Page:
‘What are you saying in a whisper?’ asked the author long before he was an author. ‘I’m reading,’ his grandfather Garabet answered. ‘How are you reading? Where is the book?’ ‘I don’t need the book. I know it by heart.’ ‘All right, but what is the book called? Who wrote it?’ ‘Perhaps you, one fine […]

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Lives of the Poet

Posted on by Tom Fleming

Blake Morrison’s 2010 novel The Last Weekend starts out as a carefree catch-up between two couples at a country house on a sunny bank holiday. When the narrative homes in and centres on the two men, storm clouds gather. Past differences and petty rivalries rear their ugly heads, souring the atmosphere and threatening the friendship. […]

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Meet the Neighbours

Posted on by Tom Fleming

The Friendly Ones, a chunky family saga that is set in late-20th-century England but deals with the aftershocks of the 1971 war of independence in Bangladesh, seems at first to be more conventional than Philip Hensher’s previous novel, The Emperor Waltz, a century-hopping portmanteau concoction with no overarching plot. But that’s deceptive, and by the […]

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Root & Branch Reform

Posted on by Tom Fleming

This labyrinthine curiosity begins with a ten-page glossary of ‘historic terms’, certain of which remain in everyday use in discourse on the New Forest. They may be ancient but they are not archaic. The same is true of the place itself. Many of the terms are specific to the New Forest, peculiar coinages that suggest its peculiarity, which is all too readily taken for granted

Cracks in the Glass Ceiling

Posted on by Tom Fleming

This enthralling book documents what happened to women in the scientific workforce at the beginning of the 20th century. Patricia Fara tells the stories of not only the poor and courageous women who worked in dangerous munitions and poison gas factories, but also the scientists educated at Newnham, the women-only Cambridge college founded in 1871 […]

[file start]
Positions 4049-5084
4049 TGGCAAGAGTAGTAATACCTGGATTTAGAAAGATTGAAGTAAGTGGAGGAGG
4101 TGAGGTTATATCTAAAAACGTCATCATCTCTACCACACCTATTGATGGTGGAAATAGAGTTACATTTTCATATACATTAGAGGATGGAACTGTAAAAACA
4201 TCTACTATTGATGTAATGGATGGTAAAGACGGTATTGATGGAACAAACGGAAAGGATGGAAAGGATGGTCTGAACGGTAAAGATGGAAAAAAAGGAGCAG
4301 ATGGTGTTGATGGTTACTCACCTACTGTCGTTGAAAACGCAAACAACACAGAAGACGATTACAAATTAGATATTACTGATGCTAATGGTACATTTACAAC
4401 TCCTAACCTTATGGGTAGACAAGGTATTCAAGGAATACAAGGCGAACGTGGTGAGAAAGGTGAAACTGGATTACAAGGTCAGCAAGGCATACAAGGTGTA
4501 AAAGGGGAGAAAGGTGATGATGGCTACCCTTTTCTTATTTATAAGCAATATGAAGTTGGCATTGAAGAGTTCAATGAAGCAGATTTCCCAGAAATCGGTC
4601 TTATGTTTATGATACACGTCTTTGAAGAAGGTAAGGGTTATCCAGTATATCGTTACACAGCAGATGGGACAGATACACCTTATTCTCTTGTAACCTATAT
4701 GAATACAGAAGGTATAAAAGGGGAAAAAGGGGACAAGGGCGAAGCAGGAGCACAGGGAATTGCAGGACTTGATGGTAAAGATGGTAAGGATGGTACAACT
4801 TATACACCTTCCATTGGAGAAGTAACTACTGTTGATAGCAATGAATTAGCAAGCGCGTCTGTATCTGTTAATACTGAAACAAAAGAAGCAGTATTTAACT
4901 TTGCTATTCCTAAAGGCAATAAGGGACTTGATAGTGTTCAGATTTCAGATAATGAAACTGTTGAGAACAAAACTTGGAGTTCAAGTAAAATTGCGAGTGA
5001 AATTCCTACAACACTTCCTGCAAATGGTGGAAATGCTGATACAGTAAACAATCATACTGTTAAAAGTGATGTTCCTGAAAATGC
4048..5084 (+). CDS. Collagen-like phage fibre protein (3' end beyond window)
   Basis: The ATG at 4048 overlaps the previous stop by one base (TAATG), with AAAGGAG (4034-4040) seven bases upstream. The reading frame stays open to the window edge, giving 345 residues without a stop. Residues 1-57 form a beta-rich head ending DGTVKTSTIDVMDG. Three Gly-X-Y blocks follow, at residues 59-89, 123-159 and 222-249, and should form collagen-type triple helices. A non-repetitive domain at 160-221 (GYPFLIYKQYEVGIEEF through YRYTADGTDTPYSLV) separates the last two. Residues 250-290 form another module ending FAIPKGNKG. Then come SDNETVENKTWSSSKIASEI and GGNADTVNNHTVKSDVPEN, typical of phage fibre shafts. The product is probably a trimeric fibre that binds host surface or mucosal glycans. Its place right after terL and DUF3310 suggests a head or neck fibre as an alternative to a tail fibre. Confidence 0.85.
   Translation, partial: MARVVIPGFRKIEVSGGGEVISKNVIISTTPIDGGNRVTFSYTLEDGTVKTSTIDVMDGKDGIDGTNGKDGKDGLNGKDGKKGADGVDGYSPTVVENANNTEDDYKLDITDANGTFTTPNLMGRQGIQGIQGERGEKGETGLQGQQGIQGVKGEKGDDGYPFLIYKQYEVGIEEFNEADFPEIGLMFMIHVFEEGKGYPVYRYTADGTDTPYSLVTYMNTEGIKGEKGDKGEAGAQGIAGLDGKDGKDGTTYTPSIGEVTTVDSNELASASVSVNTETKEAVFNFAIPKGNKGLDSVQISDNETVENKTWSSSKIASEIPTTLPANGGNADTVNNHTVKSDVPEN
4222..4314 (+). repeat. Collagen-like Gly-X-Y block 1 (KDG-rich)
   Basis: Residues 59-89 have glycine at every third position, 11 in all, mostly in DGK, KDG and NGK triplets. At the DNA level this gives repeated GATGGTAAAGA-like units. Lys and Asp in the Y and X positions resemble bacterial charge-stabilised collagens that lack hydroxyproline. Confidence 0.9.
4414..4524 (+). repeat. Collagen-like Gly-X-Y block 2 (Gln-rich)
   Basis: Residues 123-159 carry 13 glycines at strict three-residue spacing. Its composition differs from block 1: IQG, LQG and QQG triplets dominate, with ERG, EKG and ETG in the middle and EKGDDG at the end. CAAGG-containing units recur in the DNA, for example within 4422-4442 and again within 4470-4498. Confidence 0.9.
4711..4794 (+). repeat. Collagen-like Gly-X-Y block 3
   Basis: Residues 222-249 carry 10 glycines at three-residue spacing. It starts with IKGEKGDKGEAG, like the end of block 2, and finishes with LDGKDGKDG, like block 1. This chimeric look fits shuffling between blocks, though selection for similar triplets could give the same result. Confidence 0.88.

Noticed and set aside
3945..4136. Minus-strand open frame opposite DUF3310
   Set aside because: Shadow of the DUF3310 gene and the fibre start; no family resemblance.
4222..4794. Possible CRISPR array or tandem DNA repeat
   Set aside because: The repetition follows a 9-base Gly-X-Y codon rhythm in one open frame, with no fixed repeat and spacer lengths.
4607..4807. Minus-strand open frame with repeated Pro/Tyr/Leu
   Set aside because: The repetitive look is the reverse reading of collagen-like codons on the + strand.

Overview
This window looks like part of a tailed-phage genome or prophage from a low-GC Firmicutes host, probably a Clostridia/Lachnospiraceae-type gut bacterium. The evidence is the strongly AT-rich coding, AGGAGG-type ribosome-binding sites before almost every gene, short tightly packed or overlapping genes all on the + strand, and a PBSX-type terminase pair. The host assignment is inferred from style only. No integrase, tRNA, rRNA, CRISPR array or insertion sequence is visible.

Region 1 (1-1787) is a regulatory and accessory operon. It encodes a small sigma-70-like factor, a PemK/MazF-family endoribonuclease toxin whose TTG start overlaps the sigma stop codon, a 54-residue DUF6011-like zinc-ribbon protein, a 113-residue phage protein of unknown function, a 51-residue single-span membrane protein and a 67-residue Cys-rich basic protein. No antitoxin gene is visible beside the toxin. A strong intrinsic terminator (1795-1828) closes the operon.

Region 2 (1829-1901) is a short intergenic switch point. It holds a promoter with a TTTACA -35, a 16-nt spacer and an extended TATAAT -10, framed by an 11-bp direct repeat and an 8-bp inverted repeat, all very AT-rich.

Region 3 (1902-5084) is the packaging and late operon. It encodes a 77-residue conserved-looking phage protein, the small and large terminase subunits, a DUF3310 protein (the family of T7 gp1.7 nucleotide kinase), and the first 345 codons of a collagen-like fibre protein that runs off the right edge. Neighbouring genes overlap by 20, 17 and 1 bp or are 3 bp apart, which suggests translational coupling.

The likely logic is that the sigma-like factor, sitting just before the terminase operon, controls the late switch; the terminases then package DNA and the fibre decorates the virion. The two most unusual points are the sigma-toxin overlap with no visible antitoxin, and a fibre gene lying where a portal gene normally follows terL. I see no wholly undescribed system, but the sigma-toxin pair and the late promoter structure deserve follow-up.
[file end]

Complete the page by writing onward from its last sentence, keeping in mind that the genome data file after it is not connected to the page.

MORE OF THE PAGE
Metropolis Now

Posted on by Tom Fleming

Mr Sudhir, a Delhi market trader who sold Richard Sennett a hot mobile phone, is one of the unlikely heroes of Building and Dwelling, his latest magnum opus on living in the contemporary city. The two men – both grandparents, as they discovered – struck up a rapport when a furious Sennett tried to return […]

The Past is Another Person

Posted on by Tom Fleming

Wendy Mitchell worked in the NHS for twenty years, managing nursing rotas in a busy city hospital with a level of efficiency and dedication that she took pride in. Sporty, independent and resourceful, she brought up her two daughters on her own, taking cleaning jobs when they were young so she could juggle childcare while […]

In Search of Libraries Past

Posted on by Frank Brinkley

Recently, I was standing in what used to be the library of one of the most distinguished Spanish-language intellectuals of the first half of the 20th century, the Mexican scholar Alfonso Reyes. Borges, one of his greatest admirers, said that providence had given each of us a section of an arc but to Reyes the […]

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Mind the Gap

Posted on by Tom Fleming

When, in 1842, Queen Victoria saw Jenny, an orangutan that had recently arrived at London Zoo, she is reported to have commented that she found the ape ‘disagreeably human’. Like Charles Darwin, who had visited the zoo a few years earlier, the monarch saw in Jenny our near kin. ‘When we observe the great apes,’ writes Antonio Damasio